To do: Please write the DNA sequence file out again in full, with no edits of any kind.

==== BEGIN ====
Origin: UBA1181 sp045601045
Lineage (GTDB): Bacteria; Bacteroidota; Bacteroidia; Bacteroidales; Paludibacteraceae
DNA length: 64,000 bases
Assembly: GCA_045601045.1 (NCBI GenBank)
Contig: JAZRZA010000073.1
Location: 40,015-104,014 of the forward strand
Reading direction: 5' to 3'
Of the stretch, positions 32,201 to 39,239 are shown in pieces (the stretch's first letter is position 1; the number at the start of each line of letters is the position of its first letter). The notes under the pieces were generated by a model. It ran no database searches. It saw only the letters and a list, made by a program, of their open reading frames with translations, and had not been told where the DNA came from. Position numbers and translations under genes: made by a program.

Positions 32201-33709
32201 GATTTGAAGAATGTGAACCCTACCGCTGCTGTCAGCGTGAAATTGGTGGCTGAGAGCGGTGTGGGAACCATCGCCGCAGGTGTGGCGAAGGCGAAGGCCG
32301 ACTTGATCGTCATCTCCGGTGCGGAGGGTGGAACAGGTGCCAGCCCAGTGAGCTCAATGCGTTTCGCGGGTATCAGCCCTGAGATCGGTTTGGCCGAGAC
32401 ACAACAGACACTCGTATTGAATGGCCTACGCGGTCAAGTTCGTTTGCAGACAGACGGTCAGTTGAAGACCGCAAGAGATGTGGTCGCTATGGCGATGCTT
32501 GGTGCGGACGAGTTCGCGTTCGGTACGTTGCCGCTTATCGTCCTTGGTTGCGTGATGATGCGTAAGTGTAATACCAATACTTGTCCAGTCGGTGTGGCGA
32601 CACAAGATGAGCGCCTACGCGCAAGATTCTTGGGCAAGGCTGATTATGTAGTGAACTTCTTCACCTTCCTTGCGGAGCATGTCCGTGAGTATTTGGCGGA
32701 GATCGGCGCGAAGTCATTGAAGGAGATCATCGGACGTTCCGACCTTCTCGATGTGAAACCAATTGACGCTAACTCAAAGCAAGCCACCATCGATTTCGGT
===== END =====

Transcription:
Origin: UBA1181 sp045601045
Lineage (GTDB): Bacteria; Bacteroidota; Bacteroidia; Bacteroidales; Paludibacteraceae
DNA length: 64,000 bases
Assembly: GCA_045601045.1 (NCBI GenBank)
Contig: JAZRZA010000073.1
Location: 40,015-104,014 of the forward strand
Reading direction: 5' to 3'
Of the stretch, positions 32,201 to 39,239 are shown in pieces (the stretch's first letter is position 1; the number at the start of each line of letters is the position of its first letter). The notes under the pieces were generated by a model. It ran no database searches. It saw only the letters and a list, made by a program, of their open reading frames with translations, and had not been told where the DNA came from. Position numbers and translations under genes: made by a program.

Positions 32201-33709
32201 GATTTGAAGAATGTGAACCCTACCGCTGCTGTCAGCGTGAAATTGGTGGCTGAGAGCGGTGTGGGAACCATCGCCGCAGGTGTGGCGAAGGCGAAGGCCG
32301 ACTTGATCGTCATCTCCGGTGCGGAGGGTGGAACAGGTGCCAGCCCAGTGAGCTCAATGCGTTTCGCGGGTATCAGCCCTGAGATCGGTTTGGCCGAGAC
32401 ACAACAGACACTCGTATTGAATGGCCTACGCGGTCAAGTTCGTTTGCAGACAGACGGTCAGTTGAAGACCGCAAGAGATGTGGTCGCTATGGCGATGCTT
32501 GGTGCGGACGAGTTCGCGTTCGGTACGTTGCCGCTTATCGTCCTTGGTTGCGTGATGATGCGTAAGTGTAATACCAATACTTGTCCAGTCGGTGTGGCGA
32601 CACAAGATGAGCGCCTACGCGCAAGATTCTTGGGCAAGGCTGATTATGTAGTGAACTTCTTCACCTTCCTTGCGGAGCATGTCCGTGAGTATTTGGCGGA
32701 GATCGGCGCGAAGTCATTGAAGGAGATCATCGGACGTTCCGACCTTCTCGATGTGAAACCAATTGACGCTAACTCAAAGCAAGCCACCATCGATTTCGGT